1821 Greek Restaurant Review- New Menu

Eat, Restaurants, Sydney / 27 March 2019
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1821 Greek Restaurant Review- New Menu

Eat, Restaurants, Sydney / 27 March 2019

1821 Greek Restaurant has a new chef, new menu and a new look. We see how it compares to its former self.

A lot can change in 18 months in the Sydney food scene. Restaurants close, new ones open. Chefs move on, menus get updated. The last time I dined at Greek CBD restaurant, 1821 I left underwhelmed. The menu was heavy and the staff were inexperienced. I was reluctant to revisit but I was told they’d made some changes, a new chef, new staff and a new look.

The layout of the restaurant has subtly changed. The middle bar has been moved to one side against the giant chiselled brick Greek flag making it feel more open and spacious and allowing for more diners. The colour palette is more neutral with less obvious Greek references and they’ve added a 10-seater chef’s table.

Leading 1821’s new culinary direction is Executive Chef George Economidis, owner of the highly reviewed BlueFish Restaurants group in Greece. His experience operating three award winning restaurants brings a more refined menu with an international influence. The menu has a heavy seafood focus. You’ll find kingfish in some shape or form listed at least five times across starters, entrees and mains.

Seafood hits include kingfish takaki with avocado cream and chilli salad ($22), scallops done in a tomato coulis with a feta mousse ($29) and grilled octopus with fava purée and ponzu olive oil emulsion ($30). Not very Greek sounding right? I told you things have changed.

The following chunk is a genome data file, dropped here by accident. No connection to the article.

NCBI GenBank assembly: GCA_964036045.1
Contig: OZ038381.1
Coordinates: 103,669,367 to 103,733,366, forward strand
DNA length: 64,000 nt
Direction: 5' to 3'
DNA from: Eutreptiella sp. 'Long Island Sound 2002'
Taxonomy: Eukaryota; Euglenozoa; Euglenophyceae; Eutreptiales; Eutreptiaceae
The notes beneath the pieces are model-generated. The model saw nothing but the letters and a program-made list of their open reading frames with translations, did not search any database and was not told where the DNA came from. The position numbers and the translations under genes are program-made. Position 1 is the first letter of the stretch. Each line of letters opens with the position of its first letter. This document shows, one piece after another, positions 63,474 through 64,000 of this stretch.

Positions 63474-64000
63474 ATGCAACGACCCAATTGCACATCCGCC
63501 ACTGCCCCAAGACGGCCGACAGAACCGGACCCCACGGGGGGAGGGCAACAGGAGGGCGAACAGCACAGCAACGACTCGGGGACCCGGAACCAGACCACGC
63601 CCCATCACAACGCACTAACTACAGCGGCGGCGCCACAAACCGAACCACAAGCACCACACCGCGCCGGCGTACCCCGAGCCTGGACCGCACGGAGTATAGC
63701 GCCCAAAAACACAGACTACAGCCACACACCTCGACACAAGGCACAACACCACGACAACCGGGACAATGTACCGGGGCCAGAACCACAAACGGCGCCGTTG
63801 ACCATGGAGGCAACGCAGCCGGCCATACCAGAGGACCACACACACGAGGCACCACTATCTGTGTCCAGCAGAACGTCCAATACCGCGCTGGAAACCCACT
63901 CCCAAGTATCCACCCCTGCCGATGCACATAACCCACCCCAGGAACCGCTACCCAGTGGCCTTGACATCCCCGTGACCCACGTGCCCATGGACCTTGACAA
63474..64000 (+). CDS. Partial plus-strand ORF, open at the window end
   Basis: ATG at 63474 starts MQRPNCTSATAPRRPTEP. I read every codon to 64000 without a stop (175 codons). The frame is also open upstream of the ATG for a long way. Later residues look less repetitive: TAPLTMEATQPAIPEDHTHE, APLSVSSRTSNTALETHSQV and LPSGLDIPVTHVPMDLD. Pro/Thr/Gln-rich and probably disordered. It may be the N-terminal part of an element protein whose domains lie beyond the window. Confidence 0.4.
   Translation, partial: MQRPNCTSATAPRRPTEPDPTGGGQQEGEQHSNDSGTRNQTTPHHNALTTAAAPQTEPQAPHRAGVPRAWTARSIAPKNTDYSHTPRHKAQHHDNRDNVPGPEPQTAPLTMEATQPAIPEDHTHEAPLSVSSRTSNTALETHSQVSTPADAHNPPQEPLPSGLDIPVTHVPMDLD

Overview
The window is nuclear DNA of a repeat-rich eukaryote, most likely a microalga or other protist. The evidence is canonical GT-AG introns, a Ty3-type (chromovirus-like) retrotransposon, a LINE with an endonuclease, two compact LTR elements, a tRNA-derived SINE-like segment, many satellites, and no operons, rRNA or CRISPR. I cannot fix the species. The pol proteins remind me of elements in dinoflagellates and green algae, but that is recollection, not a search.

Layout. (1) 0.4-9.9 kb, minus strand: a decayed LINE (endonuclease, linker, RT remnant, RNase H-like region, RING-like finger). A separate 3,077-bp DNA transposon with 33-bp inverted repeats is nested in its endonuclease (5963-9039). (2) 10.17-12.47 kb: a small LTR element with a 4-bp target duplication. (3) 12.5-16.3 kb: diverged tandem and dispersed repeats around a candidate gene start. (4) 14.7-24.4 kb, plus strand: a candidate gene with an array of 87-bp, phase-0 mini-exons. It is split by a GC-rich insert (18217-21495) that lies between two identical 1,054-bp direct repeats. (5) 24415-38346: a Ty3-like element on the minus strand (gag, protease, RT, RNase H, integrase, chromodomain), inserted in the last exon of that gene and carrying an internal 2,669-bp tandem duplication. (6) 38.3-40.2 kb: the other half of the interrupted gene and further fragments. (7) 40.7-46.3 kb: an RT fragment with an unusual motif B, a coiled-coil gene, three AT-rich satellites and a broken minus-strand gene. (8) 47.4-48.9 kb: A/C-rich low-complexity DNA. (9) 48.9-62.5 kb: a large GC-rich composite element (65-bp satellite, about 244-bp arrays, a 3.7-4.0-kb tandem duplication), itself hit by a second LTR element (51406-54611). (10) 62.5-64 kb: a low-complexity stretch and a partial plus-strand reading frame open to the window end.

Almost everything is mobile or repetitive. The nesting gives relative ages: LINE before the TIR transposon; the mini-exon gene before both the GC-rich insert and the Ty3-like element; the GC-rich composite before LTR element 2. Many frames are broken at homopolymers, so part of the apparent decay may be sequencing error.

Don’t worry, you can still get lamb on the menu. It’s served souvla style with crackling, potato purée and pistachio crumble ($33). You can also order oven roast chicken with okra and carrot purée ($35), beef shin ragu ($33) and oven roasted pork with leek and lemon sauce ($35) from the mains section. They also have a selection of hot and cold mezzedes.

The desserts are significantly less Greek with your choice of a semifreddo, pavlova and cremeux. Thankfully they still have the galaktoboureko ($17).

The drinks menu has improved significantly, so has the staff’s knowledge. There are plenty of interesting Greek wines to try along with an enticing cocktail list. The Tears & Tonic ($21) is a winning combination of Gin Mare Mediterranean, Skinos Mastiha, lemon peel, olive and thyme served with Fever Tree tonic.

In it’s newest form 1821 is definitely a more enjoyable dining experience and worth visiting (or revisiting). Last time I left uncomfortably full, this time much lighter. A lot has changed, but perhaps the only thing that hasn’t are the prices. You’re paying around the same for smaller portions but better quality dishes. Based on our experience you’ll need to order and spend more. I’m happy with that but some may argue this isn’t “the Greek way”.

Monday – Saturday: Lunch 12 – 3pm, Dinner 5:30pm – 9:45pm
Sunday: Lunch 12 – 3pm, Dinner 5:30pm – 8:45pm